6. Thanks for the post detailing a little about your experience in IT! In school, I couldn’t stand debugging because it took me 5 hours to look for that one missing comma but after I found the mistake I loved debugging and coding. The roller coaster ride never ends!

    IT I’m assuming has been so big recently because of all the security issues. I’ve been a victim of a security breach and it’s kinda scary how easy it was for the hacker to find out my information.. When will it ever stop is the million dollar question, right?

    1. Roller coaster indeed, Finance Solver! And I don’t think it will ever stop. The more sophisticated corporate security gets, the more sophisticated hackers become. It’s a never ending cycle, and just something that we’ll have to be content with. In IT, nothing will ever be full proof.

  7. What an interesting article. I have been working in the IT industry mainly as a consultant for more than 17 years and your description as impressively precise ! 🙂

    Yes, there is some good money to make but directly related with the amount of stress you can handle. So far I have been able to handle a lot so money has been very good. But the more I work in the industry the more I realize the false sense of urgency that keeps manager pushing over and over is slowly but surely makes me realize that the support might not be the right job for me 🙂 !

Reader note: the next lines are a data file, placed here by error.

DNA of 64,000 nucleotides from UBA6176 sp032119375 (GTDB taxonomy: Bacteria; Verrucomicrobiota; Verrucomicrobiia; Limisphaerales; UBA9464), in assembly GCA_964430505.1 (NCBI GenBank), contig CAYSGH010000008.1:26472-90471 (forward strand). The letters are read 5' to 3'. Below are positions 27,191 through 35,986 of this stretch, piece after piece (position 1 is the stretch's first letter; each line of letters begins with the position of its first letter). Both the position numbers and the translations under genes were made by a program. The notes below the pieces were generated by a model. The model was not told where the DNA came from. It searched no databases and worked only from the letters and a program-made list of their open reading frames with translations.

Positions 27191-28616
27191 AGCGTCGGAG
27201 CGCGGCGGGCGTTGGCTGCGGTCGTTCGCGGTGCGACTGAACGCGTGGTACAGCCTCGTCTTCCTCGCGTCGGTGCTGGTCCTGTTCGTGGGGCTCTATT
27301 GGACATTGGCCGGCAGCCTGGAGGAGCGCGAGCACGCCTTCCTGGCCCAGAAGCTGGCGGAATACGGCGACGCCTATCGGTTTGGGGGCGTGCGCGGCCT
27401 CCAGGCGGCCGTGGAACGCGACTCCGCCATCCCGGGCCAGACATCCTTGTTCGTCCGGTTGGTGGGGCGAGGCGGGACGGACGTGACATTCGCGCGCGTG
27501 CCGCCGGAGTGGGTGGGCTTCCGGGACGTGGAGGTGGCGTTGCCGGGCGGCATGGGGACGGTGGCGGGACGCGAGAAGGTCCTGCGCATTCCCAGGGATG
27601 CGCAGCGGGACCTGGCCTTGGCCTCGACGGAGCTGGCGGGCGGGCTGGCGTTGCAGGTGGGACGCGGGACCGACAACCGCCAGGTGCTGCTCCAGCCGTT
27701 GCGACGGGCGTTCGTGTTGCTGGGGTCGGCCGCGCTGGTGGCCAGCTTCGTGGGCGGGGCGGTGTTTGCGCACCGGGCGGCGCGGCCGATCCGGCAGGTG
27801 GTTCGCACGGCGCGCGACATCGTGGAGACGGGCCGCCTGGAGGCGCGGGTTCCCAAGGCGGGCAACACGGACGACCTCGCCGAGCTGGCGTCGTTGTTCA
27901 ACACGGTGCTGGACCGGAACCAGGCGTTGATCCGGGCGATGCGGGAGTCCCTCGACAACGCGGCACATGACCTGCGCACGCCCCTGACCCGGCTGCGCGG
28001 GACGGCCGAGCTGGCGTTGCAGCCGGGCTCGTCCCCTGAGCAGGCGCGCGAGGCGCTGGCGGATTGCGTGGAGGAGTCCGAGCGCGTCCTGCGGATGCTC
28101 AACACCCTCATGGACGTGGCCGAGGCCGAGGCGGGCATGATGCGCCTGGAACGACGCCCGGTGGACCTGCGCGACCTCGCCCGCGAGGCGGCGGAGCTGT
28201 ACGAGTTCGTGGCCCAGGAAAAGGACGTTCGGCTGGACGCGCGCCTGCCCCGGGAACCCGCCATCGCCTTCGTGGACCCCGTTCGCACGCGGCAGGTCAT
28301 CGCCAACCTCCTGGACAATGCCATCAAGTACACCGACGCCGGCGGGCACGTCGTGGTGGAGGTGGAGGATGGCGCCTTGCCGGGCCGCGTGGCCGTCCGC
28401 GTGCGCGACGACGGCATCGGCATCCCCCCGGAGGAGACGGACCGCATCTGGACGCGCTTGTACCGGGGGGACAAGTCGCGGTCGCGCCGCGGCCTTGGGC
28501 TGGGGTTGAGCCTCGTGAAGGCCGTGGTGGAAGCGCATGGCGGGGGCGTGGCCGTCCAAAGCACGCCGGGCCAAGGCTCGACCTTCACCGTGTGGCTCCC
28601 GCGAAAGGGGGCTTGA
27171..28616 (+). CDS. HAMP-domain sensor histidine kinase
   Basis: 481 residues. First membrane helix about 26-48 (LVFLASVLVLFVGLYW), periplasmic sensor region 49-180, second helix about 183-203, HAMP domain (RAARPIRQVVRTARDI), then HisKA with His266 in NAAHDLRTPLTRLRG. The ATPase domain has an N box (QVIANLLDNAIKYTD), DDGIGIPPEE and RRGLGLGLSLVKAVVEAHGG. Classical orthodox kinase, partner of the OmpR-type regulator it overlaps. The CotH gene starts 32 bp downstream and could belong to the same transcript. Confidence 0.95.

That’s why on the side I’m trying to build my passive income with investment and dividends. But in order to build an interesting portfolio that generates income I need to keep working on supporting system that crashes over and over again…

    I also agree with you that working in the industry as a web developer, QA analyst or any role that is far from the production system support might be the solution to lower the associated stress but also the pay that comes with it.

    Thanks for sharing your experience.

    1. Thanks for your thoughts. It’s great that IT pays so well…it definitely helps us to save a good deal of money. For us, it’s one of those careers that we can do for a while just to stockpile money, then get out. Even if I wasn’t planning on retiring this year, I couldn’t make it through another 10 or 20 years of IT. Not a chance.

  8. I’m a graduate of IT. Yeah, its really difficult especially debugging. It irritates me knowing im just missing a single comma or not even closing a statement. sometimes I get lost in my codings. But in the end, ita all worth it. All those stress and hard work has payed off and by the way I just graduated last year thats the good things but I know theres more to come. Im glad though its an experience as well. Awesome Article though, Good job!